The Presumption of Knowledge

Over the past few weeks attention has been focused on the roll out debacle of the Affordable Care Act—aka ObamaCare.  This is a case that is the opposite of too big to fail– too big to succeed.  While it might seem that there is no connection between ObamaCare and alternative energy policies and biofuels mandates, there is at least one common thread—the presumption of knowledge—aka the arrogance of the best and brightest.

The Federal Government has grown in power over the past seven decades and assumed responsibilities that for most of our history were the jurisdiction of states.  In many respects, states are now subsidiaries of the Federal Government that can use its vast regulatory authority to constrain much of what states can do.

The presumption of knowledge problem is much more that an issue of federalism.  It is an issue of decision making–central versus decentralized decision making.  Whether it is taking control of 17% of our GDP, biofuel mandates, or industrial policy initiatives to promote alternative energy, the Federal Government begins with the premise that it is smart enough and capable enough to know what is in the best interests of citizens and to force outcomes to complex problems for which there is inadequate knowledge.

In a recent article—Neither Gods nor Angels– Professor Bruce Yandle of Clemson University explains the failure of “government’s effort to defy age-old problems of human organization and human nature”.  While the examples he used were ACA and the NSA and IRS scandals, the underlying logic applies equally to attempts to mandate and “incentivize” energy technologies.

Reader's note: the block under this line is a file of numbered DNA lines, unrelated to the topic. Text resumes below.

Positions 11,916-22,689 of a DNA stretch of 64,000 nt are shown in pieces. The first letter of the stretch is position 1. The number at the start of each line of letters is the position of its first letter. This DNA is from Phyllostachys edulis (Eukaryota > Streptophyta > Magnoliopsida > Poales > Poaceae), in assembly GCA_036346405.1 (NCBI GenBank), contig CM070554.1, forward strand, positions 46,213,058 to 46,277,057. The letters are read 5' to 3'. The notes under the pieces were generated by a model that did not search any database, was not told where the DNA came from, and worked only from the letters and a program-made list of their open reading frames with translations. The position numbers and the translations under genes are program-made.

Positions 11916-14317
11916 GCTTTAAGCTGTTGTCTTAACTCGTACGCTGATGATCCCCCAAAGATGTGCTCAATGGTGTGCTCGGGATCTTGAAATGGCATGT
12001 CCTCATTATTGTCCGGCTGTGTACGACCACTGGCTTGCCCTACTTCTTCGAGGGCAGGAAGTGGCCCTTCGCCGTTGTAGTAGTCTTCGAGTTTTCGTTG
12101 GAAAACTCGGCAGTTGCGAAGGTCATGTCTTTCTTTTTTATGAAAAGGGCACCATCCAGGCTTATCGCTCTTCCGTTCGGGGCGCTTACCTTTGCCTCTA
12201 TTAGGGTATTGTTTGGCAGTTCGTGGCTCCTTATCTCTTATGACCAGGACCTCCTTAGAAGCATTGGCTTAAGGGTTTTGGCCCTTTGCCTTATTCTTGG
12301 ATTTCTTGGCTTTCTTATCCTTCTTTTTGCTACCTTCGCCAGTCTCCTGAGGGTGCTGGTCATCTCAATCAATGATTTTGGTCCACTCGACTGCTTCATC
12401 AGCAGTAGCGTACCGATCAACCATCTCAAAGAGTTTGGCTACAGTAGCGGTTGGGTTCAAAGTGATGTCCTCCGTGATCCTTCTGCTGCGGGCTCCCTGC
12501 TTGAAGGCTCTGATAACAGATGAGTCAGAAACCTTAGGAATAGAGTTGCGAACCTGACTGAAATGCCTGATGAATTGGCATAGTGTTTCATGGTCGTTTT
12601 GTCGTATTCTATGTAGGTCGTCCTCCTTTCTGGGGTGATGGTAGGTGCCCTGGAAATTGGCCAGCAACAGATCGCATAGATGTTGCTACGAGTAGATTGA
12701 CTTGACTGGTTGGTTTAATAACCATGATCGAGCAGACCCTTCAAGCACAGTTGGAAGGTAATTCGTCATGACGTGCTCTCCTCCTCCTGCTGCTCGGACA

Yandle draws on Nobel Laureate Frederich Hayek’s work on the limits of knowledge.  Hayek’s work emphasized how the dispersal of knowledge about human wants results in interactions that lead to the production of goods and services that satisfy most consumers .  He concludes that the networks created in the market place are damaged and destroyed by central decision making which “kill off incentives to innovate, and risk destroying more wealth than can be created by command-and-control.”  Yandle further states “ Even if a host of the brightest and best could be found… each…has his or her own idea about what is best for mankind.  Left to their own devices…(they) will attempt to create the world in their images, not necessarily in the image of a sovereign people or even their own bosses.”

Although government objectives like solar and wind power and cellulosic ethanol may be noble, the knowledge problem is overwhelming as is well evidenced by the Congressional mandate to produce specific volumes of cellulosic ethanol on a mandated schedule even though the technology to achieve those targets did not exist.

Market forces may appear messy to the commanding heights of Washington, especially since they do not fit the prevailing paradigm for meeting human needs and may not produce the desired outcomes of ruling elites. But markets provide the incentives to innovate, the clear focus on consumer needs and wants, the competition to fairly sort out the winners and losers in the race for profit and market share, and the networks of knowledge that lead to innovation. Government mandates and industrial policy initiatives have mainly produced crony capitalism.